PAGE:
Bottom Line: Pathways and biological processes associated with differentially regulated genes were mainly those thought to be involved in fear-related behavioral responses and neuronal signaling.Signaling pathways associated with PTSD-comorbid conditions, such as diabetes, metabolic disorder, inflammation and cardiac infarction, were also significantly enriched.Our data suggests activations of behavioral responses associated with anxiety disorders as well as inhibition of neuronal signaling pathways important for neurogenesis, cognition and extinction of fear memory.

View Article: PubMed Central - PubMed

Affiliation: Advanced Biomedical Computing Center, Frederick National Lab for Cancer Research, Fort Detrick, MD, 21702, USA. seid.muhie@nih.gov.

ABSTRACT

Background: Social-stress mouse model, based on the resident-intruder paradigm was used to simulate features of human post-traumatic stress disorder (PTSD). The model involved exposure of an intruder (subject) mouse to a resident aggressor mouse followed by exposure to trauma reminders with rest periods. C57BL/6 mice exposed to SJL aggressor mice exhibited behaviors suggested as PTSD-in-mouse phenotypes: intermittent freezing, reduced locomotion, avoidance of the aggressor-associated cue and apparent startled jumping. Brain tissues (amygdala, hippocampus, medial prefrontal cortex, septal region, corpus striatum and ventral striatum) from subject (aggressor exposed: Agg-E) and control C57BL/6 mice were collected at one, 10 and 42 days post aggressor exposure sessions. Transcripts in these brain regions were assayed using Agilent's mouse genome-wide arrays.

Results: Pathways and biological processes associated with differentially regulated genes were mainly those thought to be involved in fear-related behavioral responses and neuronal signaling. Expression-based assessments of activation patterns showed increased activations of pathways related to anxiety disorders (hyperactivity and fear responses), impaired cognition, mood disorders, circadian rhythm disruption, and impaired territorial and aggressive behaviors. In amygdala, activations of these pathways were more pronounced at earlier time-points, with some attenuation after longer rest periods. In hippocampus and medial prefrontal cortex, activation patterns were observed at later time points. Signaling pathways associated with PTSD-comorbid conditions, such as diabetes, metabolic disorder, inflammation and cardiac infarction, were also significantly enriched. In contrast, signaling processes related to neurogenesis and synaptic plasticity were inhibited.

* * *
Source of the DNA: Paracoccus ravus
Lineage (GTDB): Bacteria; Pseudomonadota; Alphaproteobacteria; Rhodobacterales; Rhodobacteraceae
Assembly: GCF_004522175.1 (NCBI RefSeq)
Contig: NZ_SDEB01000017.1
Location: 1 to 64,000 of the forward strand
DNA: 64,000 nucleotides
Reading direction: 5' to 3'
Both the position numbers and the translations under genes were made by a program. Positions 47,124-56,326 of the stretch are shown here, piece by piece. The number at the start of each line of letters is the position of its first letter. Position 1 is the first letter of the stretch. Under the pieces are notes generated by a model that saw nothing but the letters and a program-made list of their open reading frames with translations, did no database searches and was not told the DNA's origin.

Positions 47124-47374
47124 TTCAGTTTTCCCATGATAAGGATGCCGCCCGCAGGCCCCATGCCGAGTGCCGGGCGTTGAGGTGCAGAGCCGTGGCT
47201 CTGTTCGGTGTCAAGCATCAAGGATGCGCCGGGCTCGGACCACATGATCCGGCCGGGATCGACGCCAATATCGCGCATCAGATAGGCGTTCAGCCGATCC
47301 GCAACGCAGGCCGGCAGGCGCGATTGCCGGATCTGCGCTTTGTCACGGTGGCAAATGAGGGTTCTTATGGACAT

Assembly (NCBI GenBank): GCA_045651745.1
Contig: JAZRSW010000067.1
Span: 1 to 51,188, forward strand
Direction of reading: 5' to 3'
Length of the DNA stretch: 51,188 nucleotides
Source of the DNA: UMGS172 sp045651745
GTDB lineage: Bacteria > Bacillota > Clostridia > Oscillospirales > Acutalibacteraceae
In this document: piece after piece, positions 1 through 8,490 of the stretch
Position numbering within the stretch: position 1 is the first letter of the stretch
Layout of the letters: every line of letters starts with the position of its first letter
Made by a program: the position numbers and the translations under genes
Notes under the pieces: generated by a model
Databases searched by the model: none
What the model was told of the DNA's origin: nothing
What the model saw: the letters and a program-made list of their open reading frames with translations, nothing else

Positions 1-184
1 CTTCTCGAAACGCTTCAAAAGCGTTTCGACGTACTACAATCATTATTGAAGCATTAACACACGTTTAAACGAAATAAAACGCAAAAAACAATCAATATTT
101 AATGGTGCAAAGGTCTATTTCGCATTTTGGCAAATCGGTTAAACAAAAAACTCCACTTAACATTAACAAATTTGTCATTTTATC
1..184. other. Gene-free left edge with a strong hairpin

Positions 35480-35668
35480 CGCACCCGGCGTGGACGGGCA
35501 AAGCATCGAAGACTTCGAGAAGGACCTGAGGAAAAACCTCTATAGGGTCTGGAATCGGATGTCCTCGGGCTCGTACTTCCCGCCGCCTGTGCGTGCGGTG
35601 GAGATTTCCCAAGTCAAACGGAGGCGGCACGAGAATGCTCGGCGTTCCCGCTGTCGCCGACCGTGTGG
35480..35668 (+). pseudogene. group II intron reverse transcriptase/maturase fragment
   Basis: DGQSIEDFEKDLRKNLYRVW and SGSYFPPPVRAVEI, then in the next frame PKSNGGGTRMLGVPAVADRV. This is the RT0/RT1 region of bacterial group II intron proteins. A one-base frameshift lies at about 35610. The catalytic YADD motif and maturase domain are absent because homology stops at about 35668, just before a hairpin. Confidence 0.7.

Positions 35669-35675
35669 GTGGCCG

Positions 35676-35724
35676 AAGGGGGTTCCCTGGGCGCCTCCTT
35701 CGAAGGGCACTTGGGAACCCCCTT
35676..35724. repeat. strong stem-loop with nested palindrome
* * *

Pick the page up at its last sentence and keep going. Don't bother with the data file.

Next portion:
Conclusions: Our data suggests activations of behavioral responses associated with anxiety disorders as well as inhibition of neuronal signaling pathways important for neurogenesis, cognition and extinction of fear memory. These pathways along with comorbid-related signaling pathways indicate the pervasive and multisystem effects of aggressor exposure in mice, potentially mirroring the pathologic conditions of PTSD patients.

Show MeSH
Related in: MedlinePlus